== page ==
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Ahead of Ashes, British PM Johnson raises travel concerns with Morrison

The two prime ministers met over dinner in Washington DC on the sidelines of a diplomatic visit to the United States where Johnson sought assurances about this winter's series.

By: PTI | London |
September 23, 2021 9:09:56 pm
British Prime Minister Boris Johnson with his Australian counterpart, Scott Morrison. (Reuters)

British Prime Minister Boris Johnson has raised the issue of a travel ban on the families of England cricketers for the upcoming Ashes with his Australian counterpart, Scott Morrison.

The two prime ministers met over dinner in Washington DC on the sidelines of a diplomatic visit to the United States where Johnson sought assurances about this winter’s series.

“I raised it (with Mr Morrison) and he said he was going to do his best for the families,” Johnson told reporters in the American capital.

“He totally got the point that for cricketers it is very tough to ask people to be away from their families over Christmas. He merely undertook to come back and see if he could find a solution.”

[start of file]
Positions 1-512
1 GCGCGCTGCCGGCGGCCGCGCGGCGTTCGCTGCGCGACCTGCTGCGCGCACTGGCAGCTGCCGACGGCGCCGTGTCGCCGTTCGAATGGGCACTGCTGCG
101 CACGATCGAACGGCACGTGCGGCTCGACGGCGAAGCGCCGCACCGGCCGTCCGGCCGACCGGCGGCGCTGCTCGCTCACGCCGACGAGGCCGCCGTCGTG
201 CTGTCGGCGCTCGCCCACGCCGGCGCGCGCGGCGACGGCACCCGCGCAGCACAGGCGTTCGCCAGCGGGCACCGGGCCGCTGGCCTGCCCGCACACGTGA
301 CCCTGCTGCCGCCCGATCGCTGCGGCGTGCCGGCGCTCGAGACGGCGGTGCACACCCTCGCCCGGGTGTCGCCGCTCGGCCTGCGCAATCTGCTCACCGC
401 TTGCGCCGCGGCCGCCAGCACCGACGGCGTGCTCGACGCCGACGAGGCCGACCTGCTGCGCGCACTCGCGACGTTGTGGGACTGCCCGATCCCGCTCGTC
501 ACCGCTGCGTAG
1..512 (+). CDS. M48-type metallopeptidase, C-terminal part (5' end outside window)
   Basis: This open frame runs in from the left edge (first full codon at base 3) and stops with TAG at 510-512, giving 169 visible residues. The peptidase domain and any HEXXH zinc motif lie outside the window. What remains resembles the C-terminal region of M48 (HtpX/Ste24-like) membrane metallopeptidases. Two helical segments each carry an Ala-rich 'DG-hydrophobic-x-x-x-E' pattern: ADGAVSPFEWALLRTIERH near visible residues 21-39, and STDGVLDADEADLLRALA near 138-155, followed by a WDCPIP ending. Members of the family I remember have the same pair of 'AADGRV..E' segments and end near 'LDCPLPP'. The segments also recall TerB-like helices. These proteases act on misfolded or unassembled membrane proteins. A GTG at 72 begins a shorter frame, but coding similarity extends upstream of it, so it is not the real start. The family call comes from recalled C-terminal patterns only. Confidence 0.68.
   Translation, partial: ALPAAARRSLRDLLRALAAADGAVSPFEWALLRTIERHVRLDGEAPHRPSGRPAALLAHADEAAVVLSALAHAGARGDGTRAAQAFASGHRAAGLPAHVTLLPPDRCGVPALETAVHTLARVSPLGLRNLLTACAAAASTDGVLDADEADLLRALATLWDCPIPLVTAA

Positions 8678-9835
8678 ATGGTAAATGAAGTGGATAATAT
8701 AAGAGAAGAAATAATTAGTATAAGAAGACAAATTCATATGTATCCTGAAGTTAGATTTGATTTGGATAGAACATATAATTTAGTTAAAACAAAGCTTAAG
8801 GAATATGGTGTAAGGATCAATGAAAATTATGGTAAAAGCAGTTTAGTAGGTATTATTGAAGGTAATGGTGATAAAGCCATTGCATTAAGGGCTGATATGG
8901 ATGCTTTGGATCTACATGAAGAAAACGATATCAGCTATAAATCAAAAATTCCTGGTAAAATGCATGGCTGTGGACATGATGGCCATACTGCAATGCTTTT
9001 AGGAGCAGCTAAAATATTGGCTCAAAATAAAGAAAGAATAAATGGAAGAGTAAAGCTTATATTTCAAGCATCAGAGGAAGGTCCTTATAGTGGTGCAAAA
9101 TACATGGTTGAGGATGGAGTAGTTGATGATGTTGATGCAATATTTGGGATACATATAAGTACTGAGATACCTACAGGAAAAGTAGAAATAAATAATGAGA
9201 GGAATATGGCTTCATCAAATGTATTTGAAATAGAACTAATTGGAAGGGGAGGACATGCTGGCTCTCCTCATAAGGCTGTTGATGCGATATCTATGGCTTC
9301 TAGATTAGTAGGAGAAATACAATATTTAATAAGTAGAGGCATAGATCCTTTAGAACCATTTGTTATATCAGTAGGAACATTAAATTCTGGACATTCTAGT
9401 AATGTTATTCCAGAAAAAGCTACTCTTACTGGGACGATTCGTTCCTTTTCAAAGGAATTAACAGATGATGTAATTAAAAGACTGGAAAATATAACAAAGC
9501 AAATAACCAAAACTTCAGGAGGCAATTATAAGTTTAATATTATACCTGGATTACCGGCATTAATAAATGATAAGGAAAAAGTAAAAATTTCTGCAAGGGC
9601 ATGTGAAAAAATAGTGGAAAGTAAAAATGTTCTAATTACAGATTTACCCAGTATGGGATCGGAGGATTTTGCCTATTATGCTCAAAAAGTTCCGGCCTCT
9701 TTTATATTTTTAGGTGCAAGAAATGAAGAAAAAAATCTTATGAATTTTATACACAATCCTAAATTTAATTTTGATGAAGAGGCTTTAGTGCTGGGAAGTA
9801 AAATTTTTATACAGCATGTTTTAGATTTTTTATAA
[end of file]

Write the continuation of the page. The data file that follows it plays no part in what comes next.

The first Test is due to get underway at Brisbane on December 8, but the trip was thrown into uncertainty after a number of England players expressed reservations about the strict quarantine measures that are likely to be in place for the duration of the tour.

Morrison said there would be no need for “special deals” allowing the families of players to accompany them.

“I’d love to see the Ashes go ahead, as I shared with Boris,” Morrison said.

“But there’s no special deals there, because what we’re looking to have is vaccinated people being able to travel.

“I don’t see a great deal of difference in skilled workers or students who will be able to come to Australia when you reach those vaccination rates,” Morrison added.

Australia plans to ease border and quarantine restrictions by the end of this year, after at least 80 per cent of its adult population receive two COVID-19 vaccination shots.

Officials in the COVID-free states of Western Australia and Queensland have however said they may keep their borders shut for longer period, depending on the situation.

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